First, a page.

Nantucket Bay Scallops

Tender Morsels of Seafood Love


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Linguine with Bay Scallops, Fennel, and Tomatoes

Finally, we get to the dish that is particularly well-suited for a sneaky Valentine’s day. This is as simple, fast, and foolproof as cooking gets, and while I for one am not a fan of Angel Hair pasta -- it’s virtually impossible to get it cooked properly, tending towards the overcooked side of paste on many occasions -- on this date I might make an exception.

I like this recipe, with one modification. The instructions to “Add scallops and sauté until just opaque in center” is not ideal since you’ll be cutting open scallops while cooking to find that point, at which point every other scallop in your saute pan will now be on it’s way toward being over-cooked, and then you compound the problem by reserving the cooked scallops and letting carry over cooking taking them over to the dark side. No, this is not the way to make this dish! Go ahead, use angel hair pasta, do all the other steps, but save the scallops until the last step. Add them to the saute pan and give them a few tosses before adding the pasta. Finish up the recipe, it should take about a minute, by which point the scallops should be mostly cooked, and while you’re plating the dish the scallops will continue to cook, stealing some heat from the angel hair while they’re at it. Result? Perfectly cooked scallops and pasta that might still have a little bit left!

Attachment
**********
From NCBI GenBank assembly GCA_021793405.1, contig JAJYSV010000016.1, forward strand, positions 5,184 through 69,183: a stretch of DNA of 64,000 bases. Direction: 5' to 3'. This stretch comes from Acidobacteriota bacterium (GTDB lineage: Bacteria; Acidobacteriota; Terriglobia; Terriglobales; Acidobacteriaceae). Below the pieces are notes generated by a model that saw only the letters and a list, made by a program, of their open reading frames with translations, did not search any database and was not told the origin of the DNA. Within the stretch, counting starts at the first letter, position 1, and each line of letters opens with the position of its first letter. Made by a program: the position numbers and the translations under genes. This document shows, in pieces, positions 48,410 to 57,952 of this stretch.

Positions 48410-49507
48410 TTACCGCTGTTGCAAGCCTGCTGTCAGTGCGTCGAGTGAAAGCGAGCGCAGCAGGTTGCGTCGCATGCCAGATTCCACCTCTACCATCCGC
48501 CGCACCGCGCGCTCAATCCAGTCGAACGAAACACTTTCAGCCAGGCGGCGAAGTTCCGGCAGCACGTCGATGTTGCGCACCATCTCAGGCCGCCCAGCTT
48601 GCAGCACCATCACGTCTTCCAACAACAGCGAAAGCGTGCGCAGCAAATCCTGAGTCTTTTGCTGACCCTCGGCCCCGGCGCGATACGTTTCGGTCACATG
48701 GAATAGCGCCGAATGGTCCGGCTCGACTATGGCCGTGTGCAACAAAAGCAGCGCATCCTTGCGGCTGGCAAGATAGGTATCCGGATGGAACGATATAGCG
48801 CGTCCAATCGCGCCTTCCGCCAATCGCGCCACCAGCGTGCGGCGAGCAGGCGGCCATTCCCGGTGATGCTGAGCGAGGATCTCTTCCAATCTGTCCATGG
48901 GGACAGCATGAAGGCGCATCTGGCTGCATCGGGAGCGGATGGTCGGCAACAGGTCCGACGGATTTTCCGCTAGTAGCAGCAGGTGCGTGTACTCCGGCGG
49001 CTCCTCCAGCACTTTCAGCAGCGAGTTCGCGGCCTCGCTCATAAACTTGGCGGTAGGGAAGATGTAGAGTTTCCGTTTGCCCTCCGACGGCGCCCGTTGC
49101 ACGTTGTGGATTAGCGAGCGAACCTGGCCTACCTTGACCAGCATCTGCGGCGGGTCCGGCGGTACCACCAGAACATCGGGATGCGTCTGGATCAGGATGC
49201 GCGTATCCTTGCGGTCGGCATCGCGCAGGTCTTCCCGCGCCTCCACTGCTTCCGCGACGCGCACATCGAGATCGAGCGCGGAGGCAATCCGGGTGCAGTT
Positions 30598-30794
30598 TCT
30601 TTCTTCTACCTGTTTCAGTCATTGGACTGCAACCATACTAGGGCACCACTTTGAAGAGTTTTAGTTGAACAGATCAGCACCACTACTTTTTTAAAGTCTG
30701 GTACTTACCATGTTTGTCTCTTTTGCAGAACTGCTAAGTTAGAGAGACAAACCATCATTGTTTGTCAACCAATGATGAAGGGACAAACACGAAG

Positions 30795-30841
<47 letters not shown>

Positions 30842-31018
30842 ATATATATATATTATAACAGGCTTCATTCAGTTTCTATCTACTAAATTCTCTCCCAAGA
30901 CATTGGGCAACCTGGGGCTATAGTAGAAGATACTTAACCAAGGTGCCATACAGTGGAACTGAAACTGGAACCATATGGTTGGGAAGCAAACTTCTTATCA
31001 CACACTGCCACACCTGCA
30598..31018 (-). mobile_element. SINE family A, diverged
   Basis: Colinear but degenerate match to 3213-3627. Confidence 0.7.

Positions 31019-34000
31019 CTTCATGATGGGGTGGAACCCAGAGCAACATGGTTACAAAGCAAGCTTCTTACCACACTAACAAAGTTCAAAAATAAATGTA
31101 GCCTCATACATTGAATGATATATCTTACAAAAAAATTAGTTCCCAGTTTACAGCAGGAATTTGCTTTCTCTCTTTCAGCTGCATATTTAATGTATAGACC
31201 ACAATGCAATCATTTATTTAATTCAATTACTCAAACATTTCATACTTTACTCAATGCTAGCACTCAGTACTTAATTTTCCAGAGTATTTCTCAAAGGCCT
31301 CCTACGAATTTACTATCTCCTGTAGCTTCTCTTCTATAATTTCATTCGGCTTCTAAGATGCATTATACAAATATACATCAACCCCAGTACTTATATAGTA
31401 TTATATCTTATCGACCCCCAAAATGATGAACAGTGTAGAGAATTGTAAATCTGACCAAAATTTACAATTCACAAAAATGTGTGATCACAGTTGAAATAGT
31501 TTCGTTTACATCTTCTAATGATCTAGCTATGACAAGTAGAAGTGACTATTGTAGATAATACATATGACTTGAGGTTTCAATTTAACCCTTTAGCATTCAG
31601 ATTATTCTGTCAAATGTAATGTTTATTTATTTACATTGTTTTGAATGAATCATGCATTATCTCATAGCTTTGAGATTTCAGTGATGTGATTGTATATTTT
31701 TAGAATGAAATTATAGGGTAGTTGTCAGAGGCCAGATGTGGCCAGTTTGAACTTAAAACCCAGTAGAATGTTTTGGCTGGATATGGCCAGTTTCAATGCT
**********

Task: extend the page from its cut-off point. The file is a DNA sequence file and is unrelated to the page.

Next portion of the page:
With such a light, simple dish, look for something fresh as a sea breeze. A nice vermentino from Sardinia or Tuscany has that squeeze of lemon freshness. Herbal nuances along with a hint of seashell will add brightness and snap to the sweet fennel and pernod inflected flavors of this dish.
 
 
 
 
 

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